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Air pollution during pregnancy and cord blood immune system biomarkers

Author: Jillian Ashley-Martin, Eric Lavigne, Tye E. Arbuckle, Markey Johnson, Perry Hystad, Dan L. Crouse, Jean S. Marshall, Linda Dodds
Year: 2016
Category: Health Publications

Read the journal article in the Journal of Occupational and Environmental Medicine


We aimed to determine whether average and trimester-specific exposures to ambient measures of nitrogen dioxide (NO2) and particular matter (PM2.5) were associated with elevated cord blood concentrations of immunoglobulin E (IgE) and two epithelial cell produced cytokines: interleukin-33 (IL-33) and thymic stromal lymphopoietin (TSLP).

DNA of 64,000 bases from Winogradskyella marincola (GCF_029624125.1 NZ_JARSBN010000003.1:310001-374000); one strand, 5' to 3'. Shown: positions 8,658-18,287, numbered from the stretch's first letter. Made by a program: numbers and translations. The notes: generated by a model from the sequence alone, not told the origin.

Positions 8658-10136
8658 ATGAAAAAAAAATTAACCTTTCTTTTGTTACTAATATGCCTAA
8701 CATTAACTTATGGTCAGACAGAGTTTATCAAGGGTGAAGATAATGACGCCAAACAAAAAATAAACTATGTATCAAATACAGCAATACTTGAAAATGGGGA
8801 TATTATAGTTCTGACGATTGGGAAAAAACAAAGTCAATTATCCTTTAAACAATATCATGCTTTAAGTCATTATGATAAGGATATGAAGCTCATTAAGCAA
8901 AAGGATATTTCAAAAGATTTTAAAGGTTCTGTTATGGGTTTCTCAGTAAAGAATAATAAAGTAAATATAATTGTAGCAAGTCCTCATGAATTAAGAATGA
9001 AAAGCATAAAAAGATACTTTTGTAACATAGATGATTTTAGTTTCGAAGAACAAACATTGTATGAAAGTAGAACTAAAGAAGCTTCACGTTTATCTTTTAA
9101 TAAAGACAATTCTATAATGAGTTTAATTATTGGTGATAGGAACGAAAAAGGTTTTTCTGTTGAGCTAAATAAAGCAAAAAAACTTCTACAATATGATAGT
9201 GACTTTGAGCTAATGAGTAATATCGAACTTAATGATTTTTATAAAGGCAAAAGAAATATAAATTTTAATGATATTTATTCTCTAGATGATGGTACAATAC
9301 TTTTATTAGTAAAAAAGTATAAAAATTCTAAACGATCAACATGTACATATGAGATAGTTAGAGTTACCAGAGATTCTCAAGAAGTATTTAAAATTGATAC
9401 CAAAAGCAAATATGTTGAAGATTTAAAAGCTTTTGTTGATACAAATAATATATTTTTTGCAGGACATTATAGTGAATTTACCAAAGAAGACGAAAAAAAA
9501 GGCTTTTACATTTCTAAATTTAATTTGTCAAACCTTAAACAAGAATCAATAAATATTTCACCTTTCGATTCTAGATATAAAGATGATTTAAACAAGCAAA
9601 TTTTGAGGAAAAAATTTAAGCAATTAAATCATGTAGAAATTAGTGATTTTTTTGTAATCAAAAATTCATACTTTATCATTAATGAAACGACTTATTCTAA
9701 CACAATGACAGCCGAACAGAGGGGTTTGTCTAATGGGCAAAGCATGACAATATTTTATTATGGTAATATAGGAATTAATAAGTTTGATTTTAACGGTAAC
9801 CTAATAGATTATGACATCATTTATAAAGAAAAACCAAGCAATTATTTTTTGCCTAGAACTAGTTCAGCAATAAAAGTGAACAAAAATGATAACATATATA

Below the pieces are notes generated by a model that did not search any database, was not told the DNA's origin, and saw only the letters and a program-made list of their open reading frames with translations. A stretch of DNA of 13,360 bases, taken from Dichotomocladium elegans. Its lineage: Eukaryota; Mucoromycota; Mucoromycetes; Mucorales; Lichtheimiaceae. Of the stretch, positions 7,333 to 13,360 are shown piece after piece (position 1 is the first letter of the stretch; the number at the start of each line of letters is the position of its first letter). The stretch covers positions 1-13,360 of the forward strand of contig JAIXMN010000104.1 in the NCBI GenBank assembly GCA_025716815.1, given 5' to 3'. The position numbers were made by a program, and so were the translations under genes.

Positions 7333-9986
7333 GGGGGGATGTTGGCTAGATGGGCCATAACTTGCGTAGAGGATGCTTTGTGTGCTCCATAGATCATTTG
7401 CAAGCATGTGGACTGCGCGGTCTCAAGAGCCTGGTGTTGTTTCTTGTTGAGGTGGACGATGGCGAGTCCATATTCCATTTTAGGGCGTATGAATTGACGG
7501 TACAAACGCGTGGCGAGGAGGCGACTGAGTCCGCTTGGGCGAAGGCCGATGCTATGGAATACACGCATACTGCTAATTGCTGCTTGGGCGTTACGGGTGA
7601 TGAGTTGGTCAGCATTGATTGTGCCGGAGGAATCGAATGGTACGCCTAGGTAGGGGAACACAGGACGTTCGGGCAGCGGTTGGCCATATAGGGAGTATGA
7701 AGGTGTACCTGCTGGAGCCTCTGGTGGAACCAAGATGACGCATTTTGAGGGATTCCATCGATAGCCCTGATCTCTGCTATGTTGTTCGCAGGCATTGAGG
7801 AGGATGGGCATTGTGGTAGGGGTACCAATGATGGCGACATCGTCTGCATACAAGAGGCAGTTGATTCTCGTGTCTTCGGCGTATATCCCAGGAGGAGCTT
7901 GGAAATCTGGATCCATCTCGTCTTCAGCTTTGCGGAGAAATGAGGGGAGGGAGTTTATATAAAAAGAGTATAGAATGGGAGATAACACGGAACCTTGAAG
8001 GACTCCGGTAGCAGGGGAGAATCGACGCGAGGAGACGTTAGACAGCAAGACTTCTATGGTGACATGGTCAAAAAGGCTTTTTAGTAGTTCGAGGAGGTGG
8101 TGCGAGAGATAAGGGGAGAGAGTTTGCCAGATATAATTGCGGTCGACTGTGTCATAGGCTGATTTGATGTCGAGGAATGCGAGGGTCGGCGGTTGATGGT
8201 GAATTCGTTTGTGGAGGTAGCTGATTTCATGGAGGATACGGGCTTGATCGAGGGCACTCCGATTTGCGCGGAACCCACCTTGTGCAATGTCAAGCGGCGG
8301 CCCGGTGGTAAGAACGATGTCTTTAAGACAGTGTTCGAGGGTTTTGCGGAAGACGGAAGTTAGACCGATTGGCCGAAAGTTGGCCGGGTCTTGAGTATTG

This study utilized data and biospecimens from the Maternal-Infant Research on Environmental Chemicals (MIREC) Study. There were 2001 pregnant women recruited between 2008 and 2011 from 10 Canadian cities. Maternal exposure to NO2 and PM2.5 was estimated using land use regression and satellite-derived models.


We observed statistically significant associations between maternal NO2 exposure and elevated cord blood concentrations of both IL-33 and TSLP among girls but not boys.


Maternal NO2 exposure may impact the development of the newborn immune system as measured by cord blood concentrations of two cytokines.